During a meeting in Mombasa, Kenya, in April 2014, Baktash Akasha Abdalla introduced a CS via Skype to one of his heroin suppliers in Pakistan, who said he could provide 420 kilograms of 100 percent pure heroin—which he called “diamond” quality—for distribution in the United States. Thereafter, in June 2014, a co-defendant began discussing with the CSes his ability to procure methamphetamine precursor chemicals and to establish labs to produce methamphetamine for importation to the United States. In a meeting in Mombasa in September 2014, Baktash Akasha Abdalla introduced another co-defendant as a narcotics transporter from Afghanistan who moved ton quantities of narcotics using ships. Baktash Akasha Abdalla and a co-defendant also described Hafeez to the CSes as one of the top drug traffickers in the world.
In September and October 2014, Ibrahim Akasha Abdalla personally delivered one-kilogram samples of methamphetamine and heroin to the CSes in Nairobi on behalf of the Akasha Organization. In early November, Ibrahim Akasha Abdalla personally delivered an additional 98 kilograms of heroin to the CSes in Nairobi on behalf of the Akasha Organization. A few days later, Ibrahim Akasha Abdalla also delivered another kilogram of methamphetamine. In the course of these negotiations, the Akasha Organization provided a total of 99 kilograms of heroin and two kilograms of methamphetamine to the CSes, and agreed to provide hundreds of kilograms more of each.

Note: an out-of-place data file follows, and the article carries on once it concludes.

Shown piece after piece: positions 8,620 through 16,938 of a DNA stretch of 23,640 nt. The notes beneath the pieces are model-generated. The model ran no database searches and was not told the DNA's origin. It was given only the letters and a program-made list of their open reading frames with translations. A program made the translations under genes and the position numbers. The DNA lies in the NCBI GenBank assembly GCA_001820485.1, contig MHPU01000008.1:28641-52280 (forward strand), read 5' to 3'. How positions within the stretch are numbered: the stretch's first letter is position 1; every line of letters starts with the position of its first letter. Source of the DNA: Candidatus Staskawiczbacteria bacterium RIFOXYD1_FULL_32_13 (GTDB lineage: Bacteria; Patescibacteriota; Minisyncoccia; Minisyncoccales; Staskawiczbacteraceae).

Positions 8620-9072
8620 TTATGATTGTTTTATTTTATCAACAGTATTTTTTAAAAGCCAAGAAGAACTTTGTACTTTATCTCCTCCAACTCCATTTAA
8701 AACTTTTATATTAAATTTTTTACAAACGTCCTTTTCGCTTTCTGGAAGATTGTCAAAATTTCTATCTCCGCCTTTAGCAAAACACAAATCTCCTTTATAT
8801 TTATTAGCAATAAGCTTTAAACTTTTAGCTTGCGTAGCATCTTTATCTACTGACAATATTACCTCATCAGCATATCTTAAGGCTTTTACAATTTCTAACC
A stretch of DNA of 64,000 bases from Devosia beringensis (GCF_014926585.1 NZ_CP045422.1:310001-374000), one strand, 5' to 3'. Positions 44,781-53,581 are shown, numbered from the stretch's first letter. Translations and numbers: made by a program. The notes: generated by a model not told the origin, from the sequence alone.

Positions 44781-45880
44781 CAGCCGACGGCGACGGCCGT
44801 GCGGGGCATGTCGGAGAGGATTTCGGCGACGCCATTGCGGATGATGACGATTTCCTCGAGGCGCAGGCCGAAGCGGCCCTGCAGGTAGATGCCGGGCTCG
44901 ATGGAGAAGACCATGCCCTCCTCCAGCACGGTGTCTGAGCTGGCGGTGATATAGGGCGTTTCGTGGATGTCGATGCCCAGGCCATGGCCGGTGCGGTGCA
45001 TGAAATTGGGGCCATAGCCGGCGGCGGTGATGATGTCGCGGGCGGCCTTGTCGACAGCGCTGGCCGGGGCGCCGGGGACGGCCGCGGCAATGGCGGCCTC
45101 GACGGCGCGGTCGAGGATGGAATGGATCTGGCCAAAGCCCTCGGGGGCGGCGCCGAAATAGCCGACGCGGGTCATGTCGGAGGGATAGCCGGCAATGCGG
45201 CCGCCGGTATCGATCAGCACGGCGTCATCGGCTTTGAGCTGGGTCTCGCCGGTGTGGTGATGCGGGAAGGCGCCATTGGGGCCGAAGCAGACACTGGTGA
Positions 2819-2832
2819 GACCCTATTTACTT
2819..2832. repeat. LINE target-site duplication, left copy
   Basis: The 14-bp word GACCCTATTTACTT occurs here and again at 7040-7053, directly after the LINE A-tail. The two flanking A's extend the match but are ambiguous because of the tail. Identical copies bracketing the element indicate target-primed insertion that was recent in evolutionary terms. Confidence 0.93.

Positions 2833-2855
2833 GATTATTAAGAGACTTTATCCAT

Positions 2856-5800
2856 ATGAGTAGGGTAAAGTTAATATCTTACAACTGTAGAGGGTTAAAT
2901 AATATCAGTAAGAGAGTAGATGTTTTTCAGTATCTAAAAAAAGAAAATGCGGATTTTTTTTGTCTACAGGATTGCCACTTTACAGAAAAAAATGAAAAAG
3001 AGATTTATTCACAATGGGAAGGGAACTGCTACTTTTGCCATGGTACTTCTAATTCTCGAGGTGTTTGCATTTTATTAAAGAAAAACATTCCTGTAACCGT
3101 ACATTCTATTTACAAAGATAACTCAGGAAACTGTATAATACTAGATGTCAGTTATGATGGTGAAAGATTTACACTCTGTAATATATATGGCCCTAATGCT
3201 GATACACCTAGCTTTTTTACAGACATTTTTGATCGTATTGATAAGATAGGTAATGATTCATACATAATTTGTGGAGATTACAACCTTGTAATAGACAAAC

The defendants, along with Gulam Hussein and Vijaygiri Anandgiri Goswami, were provisionally arrested by Kenyan Anti-Narcotics Unit officers on November 9, 2014, in Mombasa, Kenya, prior to another planned meeting with the CSes. At the time of the provisional arrests in Kenya, 500 kilograms of heroin brokered by Hafeez were being transported through international waters to the defendants in Africa. The defendants directed the ship to return to the Afghanistan/Pakistan region rather than risk interdiction upon arrival. Following the arrests and during pending extradition proceedings, the defendants continued to distribute ton quantities of narcotics. They used some of the drug proceeds to bribe Kenyan officials— including judges, prosecutors, and law enforcement officers—in an effort to avoid facing the charges against them in the United States.
On January 29, 2017, the Kenyan government expelled the defendants, and the DEA brought them to the Southern District of New York for prosecution. Hafeez was provisionally arrested in London in August 2017, and the United States has requested his extradition from the United Kingdom.
The charges contained in the indictment against Muhammad Asif Hafeez aka Sultan, are merely accusations, and Hafeez is presumed innocent unless and until proven guilty.